Gravity
2015-06-29 20:11:41

how about the first one

how about the first one

Gravity
2015-06-29 20:11:45

alpha/2 etc.

alpha/2 etc.

Kylen21
2015-06-29 20:13:07

180-alpha/2-gamma

180-alpha/2-gamma

zacchro
2015-06-29 20:13:07

impossible since the angle is too small

impossible since the angle is too small

yulanzhang
2015-06-29 20:13:07

since alpha is the smallest none of the other angles listed could equal alpha/2

since alpha is the smallest none of the other angles listed could equal alpha/2

Gravity
2015-06-29 20:13:37

The angle $\alpha/2$ is smaller than all of $\alpha$, $\beta$, and $\gamma$, so there is no way that $\alpha, \beta, \gamma$ can be equal to $\alpha/2, \beta, \gamma + \alpha/2$ in any order. In other words if we want to return to a similar triangle after any number of folds, we can never fold at the

vertex with the smallest angle, because that makes that angle even smaller. And, the angle $\gamma + \beta/2$ is larger than all of $\alpha$, $\beta$, and $\gamma$, so there is no way that $\alpha, \beta, \gamma$ can be equal to $\beta/2, \alpha, \gamma + \beta/2$ in any order.

The angle $\alpha/2$ is smaller than all of $\alpha$, $\beta$, and $\gamma$, so there is no way that $\alpha, \beta, \gamma$ can be equal to $\alpha/2, \beta, \gamma + \alpha/2$ in any order. In other words if we want to return to a similar triangle after any number of folds, we can never fold at the

vertex with the smallest angle, because that makes that angle even smaller. And, the angle $\gamma + \beta/2$ is larger than all of $\alpha$, $\beta$, and $\gamma$, so there is no way that $\alpha, \beta, \gamma$ can be equal to $\beta/2, \alpha, \gamma + \beta/2$ in any order.

howie2000
2015-06-29 20:14:36

nothing can be equal to gamma + alpha/2 because it is bigger than gamma, which is the largest angle

nothing can be equal to gamma + alpha/2 because it is bigger than gamma, which is the largest angle

Gravity
2015-06-29 20:14:42

yes

yes

Gravity
2015-06-29 20:14:49

ok so we only have one situation to deal with

ok so we only have one situation to deal with

Gravity
2015-06-29 20:15:08

we can only fold over the largest angle

we can only fold over the largest angle

Gravity
2015-06-29 20:15:42

i.e. if there is a way to fold the triangle in half to get a similar triangle, then $\gamma$ must be the angle that is folded. Which angles $\alpha \leq \beta \leq \gamma$ are equal to $\gamma/2, \alpha, \beta + \gamma/2$ in some order?

i.e. if there is a way to fold the triangle in half to get a similar triangle, then $\gamma$ must be the angle that is folded. Which angles $\alpha \leq \beta \leq \gamma$ are equal to $\gamma/2, \alpha, \beta + \gamma/2$ in some order?

Longhair343
2015-06-29 20:17:30

a=a b=r/2, r=b+r/2

a=a b=r/2, r=b+r/2

yulanzhang
2015-06-29 20:17:30

alpha = alpha, (gamma/2) = beta, beta+(gamma/2) = gamma

alpha = alpha, (gamma/2) = beta, beta+(gamma/2) = gamma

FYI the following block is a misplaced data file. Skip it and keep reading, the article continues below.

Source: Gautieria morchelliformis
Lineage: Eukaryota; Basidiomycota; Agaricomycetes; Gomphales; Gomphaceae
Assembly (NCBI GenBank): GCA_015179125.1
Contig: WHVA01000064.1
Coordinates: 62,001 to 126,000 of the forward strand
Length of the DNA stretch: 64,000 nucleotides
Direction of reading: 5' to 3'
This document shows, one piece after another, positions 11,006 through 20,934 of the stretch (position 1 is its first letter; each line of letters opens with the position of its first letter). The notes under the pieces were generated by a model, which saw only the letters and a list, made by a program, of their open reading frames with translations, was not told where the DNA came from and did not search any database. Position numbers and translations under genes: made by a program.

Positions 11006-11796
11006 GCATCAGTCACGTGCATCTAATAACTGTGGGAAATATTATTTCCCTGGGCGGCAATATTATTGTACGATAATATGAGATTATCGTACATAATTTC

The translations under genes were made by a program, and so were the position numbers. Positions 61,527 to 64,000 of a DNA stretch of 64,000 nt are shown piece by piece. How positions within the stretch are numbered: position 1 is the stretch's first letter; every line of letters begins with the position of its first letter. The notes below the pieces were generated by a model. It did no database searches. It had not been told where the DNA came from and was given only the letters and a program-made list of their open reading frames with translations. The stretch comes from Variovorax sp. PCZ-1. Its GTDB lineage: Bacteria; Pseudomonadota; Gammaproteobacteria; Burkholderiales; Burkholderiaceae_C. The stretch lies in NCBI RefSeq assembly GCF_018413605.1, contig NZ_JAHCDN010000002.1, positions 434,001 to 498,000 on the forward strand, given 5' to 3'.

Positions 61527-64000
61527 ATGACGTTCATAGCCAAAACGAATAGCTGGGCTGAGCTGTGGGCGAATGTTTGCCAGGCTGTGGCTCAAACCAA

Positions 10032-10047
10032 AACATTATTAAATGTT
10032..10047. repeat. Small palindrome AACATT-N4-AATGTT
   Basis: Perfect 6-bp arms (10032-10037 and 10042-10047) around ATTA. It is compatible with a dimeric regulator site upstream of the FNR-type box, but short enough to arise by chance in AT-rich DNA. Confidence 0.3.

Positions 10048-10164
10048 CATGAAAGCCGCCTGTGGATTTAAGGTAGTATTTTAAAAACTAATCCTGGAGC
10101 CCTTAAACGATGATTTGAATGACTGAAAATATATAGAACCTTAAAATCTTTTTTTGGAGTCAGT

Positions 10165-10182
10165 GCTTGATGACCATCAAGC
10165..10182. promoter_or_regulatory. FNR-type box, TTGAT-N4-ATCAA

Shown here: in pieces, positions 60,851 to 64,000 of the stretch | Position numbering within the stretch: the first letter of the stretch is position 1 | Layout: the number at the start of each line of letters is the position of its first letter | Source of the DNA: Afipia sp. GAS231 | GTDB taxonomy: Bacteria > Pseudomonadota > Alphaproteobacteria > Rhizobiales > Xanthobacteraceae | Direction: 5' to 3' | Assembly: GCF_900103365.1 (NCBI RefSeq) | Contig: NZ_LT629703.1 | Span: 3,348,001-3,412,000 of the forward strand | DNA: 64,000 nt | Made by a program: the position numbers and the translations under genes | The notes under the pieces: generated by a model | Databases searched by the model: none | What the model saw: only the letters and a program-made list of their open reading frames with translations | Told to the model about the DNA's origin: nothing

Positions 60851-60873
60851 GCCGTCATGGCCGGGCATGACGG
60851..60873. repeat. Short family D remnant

opireader
2015-06-29 20:17:41

We have $\alpha=\alpha$ automatically.

We have $\alpha=\alpha$ automatically.

opireader
2015-06-29 20:18:02

But we can't have $\gamma=\gamma/2$. So we must have $\gamma=\beta+\gamma/2$ and $\beta=\gamma/2$.

But we can't have $\gamma=\gamma/2$. So we must have $\gamma=\beta+\gamma/2$ and $\beta=\gamma/2$.

Gravity
2015-06-29 20:18:09

Good, we see that $\alpha, \beta, \gamma$ must be equal to $\alpha, \gamma/2, \beta + \gamma/2$ in that order, so $2\beta = \gamma$.

Good, we see that $\alpha, \beta, \gamma$ must be equal to $\alpha, \gamma/2, \beta + \gamma/2$ in that order, so $2\beta = \gamma$.

Gravity
2015-06-29 20:18:17

Given angles $\alpha \leq \beta \leq \gamma$ of a triangle, it's easy to check whether the relation $2\beta = \gamma$ holds; if it does, then we can fold $\gamma$ to get a similar triangle, and if it doesn't, then there is no way to fold to get a similar triangle. What if instead of starting with $\alpha \leq \beta \leq \gamma$ and checking the relation $2\beta = \gamma$, I want to generate all possible $\alpha \leq \beta \leq \gamma$ such that the relation holds? Can we express the solutions in terms of one variable, rather than three variables $\alpha, \beta, \gamma$?

Given angles $\alpha \leq \beta \leq \gamma$ of a triangle, it's easy to check whether the relation $2\beta = \gamma$ holds; if it does, then we can fold $\gamma$ to get a similar triangle, and if it doesn't, then there is no way to fold to get a similar triangle. What if instead of starting with $\alpha \leq \beta \leq \gamma$ and checking the relation $2\beta = \gamma$, I want to generate all possible $\alpha \leq \beta \leq \gamma$ such that the relation holds? Can we express the solutions in terms of one variable, rather than three variables $\alpha, \beta, \gamma$?

fruitarian
2015-06-29 20:21:00

Yes

Yes

farmerboy
2015-06-29 20:21:00

yes

yes

Longhair343
2015-06-29 20:21:09

180-3b, b, 2b, where a=180-3b

180-3b, b, 2b, where a=180-3b

Kylen21
2015-06-29 20:21:09

yes

yes

Gravity
2015-06-29 20:21:15

yes

yes

Gravity
2015-06-29 20:21:19

One way is to say that the angles must be $\beta$, $2\beta$, and $180 - 3\beta$.

One way is to say that the angles must be $\beta$, $2\beta$, and $180 - 3\beta$.

Gravity
2015-06-29 20:21:32

(where alpha is 180-3beta

(where alpha is 180-3beta

Gravity
2015-06-29 20:21:33

)

)

Gravity
2015-06-29 20:21:48

Which values of the variable (in my version, $\beta$) actually produce solution triangles? (Not all real values, certainly!)

Which values of the variable (in my version, $\beta$) actually produce solution triangles? (Not all real values, certainly!)

Gravity
2015-06-29 20:23:10

i hear \beta must be less than 60

i hear \beta must be less than 60

Gravity
2015-06-29 20:23:12

why?

why?

Gravity
2015-06-29 20:23:28

what goes wrong if beta is larger than 60?

what goes wrong if beta is larger than 60?

Kylen21
2015-06-29 20:24:01

if b>60, then b and 2b add up to be greater than 180 degrees

if b>60, then b and 2b add up to be greater than 180 degrees